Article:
Tariq Ramadan began his studies at the University of Geneva, where he majored in French literature and Western philosophy (his main field of study was Nietzsche). Later on, after 10 years of teaching and working as a high school teacher and dean in Geneva, Mr. Ramadan decided to quit his job to go follow an intensive course on Islamic Studies at Al-Azhar University in Cairo, Egypt.

Read more: “What I Believe” by Tariq Ramadan

A Clash between East and West? Deadly Standoffs

A review of  "Orient-occident, le choc?  les impasses meurtrières," [Orient-Occident, the Clash? Murder by Deadlock] by Antoine Sfeir and Christian Chesnot

Antoine Sfeir is a journalist and a French-Lebanese professor of International Relations at the CELSA. He is also the director of Les Cahiers de l'orient and presides over the studies and reflections center relating to the Middle East. Christian Chesnot is a French journalist who works at France Inter. He has also collaborated with La Tribune de Genève and Radio France Internationale. In spite of a lurid and somewhat market orientated title, the book is really a complete analysis of the Arab world at present. The authors have attempted to provide answers to such vital, but difficult questions as:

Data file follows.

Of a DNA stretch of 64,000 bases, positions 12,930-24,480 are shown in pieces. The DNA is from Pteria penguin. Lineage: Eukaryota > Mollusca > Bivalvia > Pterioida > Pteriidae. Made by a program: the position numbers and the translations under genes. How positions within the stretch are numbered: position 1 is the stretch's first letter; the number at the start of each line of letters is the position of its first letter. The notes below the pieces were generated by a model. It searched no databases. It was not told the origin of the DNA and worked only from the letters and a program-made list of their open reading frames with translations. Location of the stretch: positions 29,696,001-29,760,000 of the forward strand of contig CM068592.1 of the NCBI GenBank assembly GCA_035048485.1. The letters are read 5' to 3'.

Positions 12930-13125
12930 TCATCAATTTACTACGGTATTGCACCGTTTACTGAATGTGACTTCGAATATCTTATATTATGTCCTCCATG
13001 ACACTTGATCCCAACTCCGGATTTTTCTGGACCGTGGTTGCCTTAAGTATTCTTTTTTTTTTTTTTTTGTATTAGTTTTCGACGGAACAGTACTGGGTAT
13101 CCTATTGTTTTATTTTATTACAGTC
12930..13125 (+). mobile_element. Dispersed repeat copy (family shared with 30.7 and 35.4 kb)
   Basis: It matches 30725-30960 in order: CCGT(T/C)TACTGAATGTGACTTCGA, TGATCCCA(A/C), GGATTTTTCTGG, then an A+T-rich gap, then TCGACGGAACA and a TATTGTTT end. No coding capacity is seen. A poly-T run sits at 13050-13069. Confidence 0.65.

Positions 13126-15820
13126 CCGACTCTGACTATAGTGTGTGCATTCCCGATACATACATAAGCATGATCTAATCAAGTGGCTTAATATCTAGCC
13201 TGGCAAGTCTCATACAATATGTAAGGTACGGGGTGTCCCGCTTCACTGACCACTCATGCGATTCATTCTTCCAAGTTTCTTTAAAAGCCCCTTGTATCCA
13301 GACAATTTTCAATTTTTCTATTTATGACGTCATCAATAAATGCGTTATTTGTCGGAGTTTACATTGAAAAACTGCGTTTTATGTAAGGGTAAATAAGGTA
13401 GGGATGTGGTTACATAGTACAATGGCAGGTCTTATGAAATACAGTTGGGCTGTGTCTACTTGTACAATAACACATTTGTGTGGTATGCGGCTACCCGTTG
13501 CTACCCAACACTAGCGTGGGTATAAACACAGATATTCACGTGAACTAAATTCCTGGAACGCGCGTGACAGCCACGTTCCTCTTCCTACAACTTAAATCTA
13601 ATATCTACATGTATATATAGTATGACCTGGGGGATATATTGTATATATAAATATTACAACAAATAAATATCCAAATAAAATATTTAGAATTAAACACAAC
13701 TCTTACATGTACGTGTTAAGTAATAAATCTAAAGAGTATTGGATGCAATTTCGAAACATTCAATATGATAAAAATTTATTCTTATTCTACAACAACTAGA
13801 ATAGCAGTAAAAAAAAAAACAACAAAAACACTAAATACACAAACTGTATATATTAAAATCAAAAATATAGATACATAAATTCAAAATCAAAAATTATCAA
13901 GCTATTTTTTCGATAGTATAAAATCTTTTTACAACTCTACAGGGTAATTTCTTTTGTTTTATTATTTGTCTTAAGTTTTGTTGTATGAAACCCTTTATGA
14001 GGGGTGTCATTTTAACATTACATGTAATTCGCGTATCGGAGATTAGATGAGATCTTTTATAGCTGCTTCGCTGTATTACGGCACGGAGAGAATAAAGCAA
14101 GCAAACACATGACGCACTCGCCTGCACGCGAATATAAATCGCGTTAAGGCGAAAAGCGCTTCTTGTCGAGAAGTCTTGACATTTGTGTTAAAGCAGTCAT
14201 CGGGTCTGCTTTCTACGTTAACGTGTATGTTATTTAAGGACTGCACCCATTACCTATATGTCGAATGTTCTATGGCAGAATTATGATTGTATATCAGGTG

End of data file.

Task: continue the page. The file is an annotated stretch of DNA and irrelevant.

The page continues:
• Why is there so little democracy in the Middle East?
  • Is Islam compatible with democracy?
  • Why, despite its geostrategic, economic, and cultural assets, is the Arab world continually mired in crisis?

To provide answers to these questions, the authors have examined both historical and contemporary factors underlying the situation in the region and as well as the main actors. They identify several explanatory factors. However, they also refer to the current situation.

Read more: A Clash between East and West? Deadly Standoffs

Identity and Violence: The Illusion of Destiny by Amartya Sen.

as3Identity and Violence: The Illusion of Destiny by Amartya Sen

Amartya Sen is an Indian economist who was born in the region of Bengal . He was awarded the 1998 Nobel Prize in Economic Sciences for his contribution to development in poor countries and for creating the HDI (Human Development Index). He always tried to give a more qualifying approach in economics and also developed the idea that social capital, freedom and human capabilities are major factors in helping developing countries to improve their situation. He is currently the Thomas W. Lamont University Professor and Professor of Economics and Philosophy at Harvard University. He is also a senior fellow at the Harvard Society of Fellows and a Fellow of Trinity College, Cambridge, where he previously served as a Master from 1998 to 2004.He is the first Asian and the first Indian academic to head an Oxbridge college.

Read more: Identity and Violence: The Illusion of Destiny by Amartya Sen.

Abd al Malik: La guerre des banlieues n'aura pas lieu (The Ghetto's not for burning)